LAFF Society


Taking Risks “Is What We Do”

By Steven W. Lawry

I joined the Ford Foundation in 1992 and feel fortunate to have served under Franklin Thomas until his retirement in 1996. 
As Assistant Representative for Southern Africa, I made grants in support of land rights and rural development in South Africa and Namibia during a time when both countries were undergoing transitions from apartheid to multi-racial constitutional democracies. 
I was fortunate to be at the Ford board of trustees meeting in Cape Town in April 1996 when the presidency was passed from Franklin Thomas to Susan Berresford, and when M.S. Swaminathan, a board member, read a tribute to Mr. Thomas on behalf of the entire board. I remember one line in particular: “Franklin Thomas transformed the Ford Foundation from a technical assistance organization to a humanistic organization.” 
That was a lesson I had come to absorb intuitively, but only then was it given a name: a humanistic organization. Like many of us then, I’d come to the Foundation from a “technical assistance” tradition. Some re-learning was required! 
Deference to grantee leadership was perhaps the most important tenet of “humanistic” programming, and for a multitude of good reasons. Grantee leaders, living and working close to the problems, have the intimate understanding of context, work the long hours, know what levers to push and pull to make social change happen, and in many cases bear great risks in advancing their organizations’ work. 
Another tenet of Mr. Thomas’ humanistic programming saw the Foundation as the “Research and Development arm of society”. Now, R and D can have a corporate, meritocratic ring to it, but Mr. Thomas, I believe, was aiming to foster an appetite among program officers for risk-taking as a strategic value, believing that private funders have greater degrees of freedom to get behind innovative ideas and take on more risk than public agencies could normally tolerate. Philanthropy, he believed, should take greater advantage of that freedom. 
An example of this vision of R and D’s humanistic approach is early Ford support of the Grameen Bank in Bangladesh. In 1981, Mohammad Yunus pitched a proposal to Ford’s Dhaka office to test uncollateralized lending to women’s groups. He was convinced, he said, that mutual support and social pressure occurring naturally in such groups would ensure that each member repaid her loan. Ford agreed, and provided Grameen an $800,000 recoverable loan to be used as security against actual lending by commercial banks.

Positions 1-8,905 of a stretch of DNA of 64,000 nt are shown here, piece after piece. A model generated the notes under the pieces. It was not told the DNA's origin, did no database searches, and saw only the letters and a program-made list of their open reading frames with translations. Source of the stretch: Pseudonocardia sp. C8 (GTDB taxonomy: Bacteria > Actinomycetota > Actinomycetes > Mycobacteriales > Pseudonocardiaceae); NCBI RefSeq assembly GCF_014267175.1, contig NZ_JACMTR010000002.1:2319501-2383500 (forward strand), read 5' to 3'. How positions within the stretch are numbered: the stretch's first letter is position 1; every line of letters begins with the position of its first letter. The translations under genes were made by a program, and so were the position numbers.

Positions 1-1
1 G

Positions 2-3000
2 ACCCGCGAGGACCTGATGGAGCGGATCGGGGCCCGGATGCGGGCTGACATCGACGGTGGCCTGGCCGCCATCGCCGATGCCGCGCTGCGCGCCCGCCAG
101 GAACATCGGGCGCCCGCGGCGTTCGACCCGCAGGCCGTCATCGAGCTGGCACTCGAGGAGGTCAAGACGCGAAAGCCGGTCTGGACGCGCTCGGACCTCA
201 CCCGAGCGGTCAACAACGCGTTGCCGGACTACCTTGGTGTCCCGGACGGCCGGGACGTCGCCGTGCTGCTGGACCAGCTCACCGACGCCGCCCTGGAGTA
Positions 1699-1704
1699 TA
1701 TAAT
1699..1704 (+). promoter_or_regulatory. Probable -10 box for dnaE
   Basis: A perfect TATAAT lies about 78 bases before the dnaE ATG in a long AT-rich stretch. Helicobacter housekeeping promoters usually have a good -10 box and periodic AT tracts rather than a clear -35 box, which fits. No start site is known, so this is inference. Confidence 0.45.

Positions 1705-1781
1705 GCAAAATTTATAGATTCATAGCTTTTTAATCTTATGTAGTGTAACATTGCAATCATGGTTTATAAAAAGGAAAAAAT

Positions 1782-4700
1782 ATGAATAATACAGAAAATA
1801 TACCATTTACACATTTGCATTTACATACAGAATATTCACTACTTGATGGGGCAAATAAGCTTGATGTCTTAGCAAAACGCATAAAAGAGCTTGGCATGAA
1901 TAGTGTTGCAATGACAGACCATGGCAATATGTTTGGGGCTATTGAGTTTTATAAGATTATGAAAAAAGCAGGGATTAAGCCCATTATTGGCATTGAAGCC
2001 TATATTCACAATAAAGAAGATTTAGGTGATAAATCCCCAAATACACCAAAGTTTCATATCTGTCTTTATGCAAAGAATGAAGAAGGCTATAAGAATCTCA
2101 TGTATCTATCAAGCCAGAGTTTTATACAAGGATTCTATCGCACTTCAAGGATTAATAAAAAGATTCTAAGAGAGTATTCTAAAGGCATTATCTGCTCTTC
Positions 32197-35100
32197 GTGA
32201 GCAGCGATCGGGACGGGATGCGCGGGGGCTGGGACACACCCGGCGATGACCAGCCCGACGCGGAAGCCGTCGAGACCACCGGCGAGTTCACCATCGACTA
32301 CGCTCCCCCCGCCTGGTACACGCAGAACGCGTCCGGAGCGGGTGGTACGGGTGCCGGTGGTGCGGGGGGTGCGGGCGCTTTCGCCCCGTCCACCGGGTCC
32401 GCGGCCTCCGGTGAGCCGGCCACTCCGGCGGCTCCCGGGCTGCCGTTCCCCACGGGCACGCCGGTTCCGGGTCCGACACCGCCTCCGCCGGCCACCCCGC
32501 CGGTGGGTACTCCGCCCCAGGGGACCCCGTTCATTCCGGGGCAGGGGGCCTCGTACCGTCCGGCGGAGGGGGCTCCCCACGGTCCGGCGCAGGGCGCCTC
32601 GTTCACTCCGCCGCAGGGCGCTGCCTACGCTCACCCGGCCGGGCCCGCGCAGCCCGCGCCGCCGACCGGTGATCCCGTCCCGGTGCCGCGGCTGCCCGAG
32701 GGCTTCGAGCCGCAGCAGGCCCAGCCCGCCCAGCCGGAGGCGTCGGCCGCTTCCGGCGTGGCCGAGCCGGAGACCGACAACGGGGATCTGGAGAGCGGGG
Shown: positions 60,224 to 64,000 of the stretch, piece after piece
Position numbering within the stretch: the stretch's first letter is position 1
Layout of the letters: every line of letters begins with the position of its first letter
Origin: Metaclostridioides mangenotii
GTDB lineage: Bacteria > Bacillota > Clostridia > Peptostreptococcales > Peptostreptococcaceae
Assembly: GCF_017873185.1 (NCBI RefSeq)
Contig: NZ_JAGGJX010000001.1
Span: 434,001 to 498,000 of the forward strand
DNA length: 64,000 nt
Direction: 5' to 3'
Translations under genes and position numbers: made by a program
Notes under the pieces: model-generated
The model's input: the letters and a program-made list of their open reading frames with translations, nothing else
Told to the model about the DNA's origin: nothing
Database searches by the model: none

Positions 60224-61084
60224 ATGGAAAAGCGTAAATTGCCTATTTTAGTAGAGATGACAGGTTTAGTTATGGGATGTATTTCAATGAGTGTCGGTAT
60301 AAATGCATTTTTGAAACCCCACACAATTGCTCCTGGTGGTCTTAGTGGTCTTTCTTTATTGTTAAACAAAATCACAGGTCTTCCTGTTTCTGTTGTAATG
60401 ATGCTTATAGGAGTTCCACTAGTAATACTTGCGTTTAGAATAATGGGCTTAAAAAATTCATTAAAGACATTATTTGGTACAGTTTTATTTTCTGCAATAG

Yunus told the Ford team he’d put the money in a London bank and never touch a nickel. “The fact that it is there will do the magic,” he said.
He was right and Ford’s risk was validated. Repayment approached 100 percent and microfinance was born, with far-reaching impacts on poor people’s lives then and now. 
I interviewed Mr. Thomas in 2008 for a study on early Ford support for Grameen. I asked him what he would have told the board if the project had failed. First, he said, he would have described the rigorous project design process, recalling meetings in his office with Yunus and program staff, poring over plans spread across his conference table. Then, he said, he’d remind the board that taking risks in support of possible break-through solutions “is what we do”.
During my study, while digging into Grameen grant files in Ford’s archives, I came across a 1985 evaluation commissioned by the Dhaka office. Its last sentence read, “The Foundation’s own contribution [to Grameen’s success] has been its flexible and timely support that proved critical in enabling Grameen Bank to keep up momentum and to maintain the supportive environment in which creative individuals like Dr. Yunus best flourish.” 
Steven Lawry worked at the Ford Foundation from 1992 to 2006 in the Namibia and Cairo offices and in Management Services in New York City.
LAFF Remembers Franklin Thomas: Co-Presidents’ Reflections by Suzanne Siskel and Betsy Campbell 
He Left the World a Better Place by Susan Berresford
A Man of “Vision, Tenacity and Dignity” by Barron “Buzz” Tenny
“A True Humanitarian” by Shepard Forman
From the Class of ’92: “We worked for Frank” by Radhika Balakrishnan, Mahnaz Ispahani Bartos, Natalia Kanem, Anthony Romero and Marcia Smith



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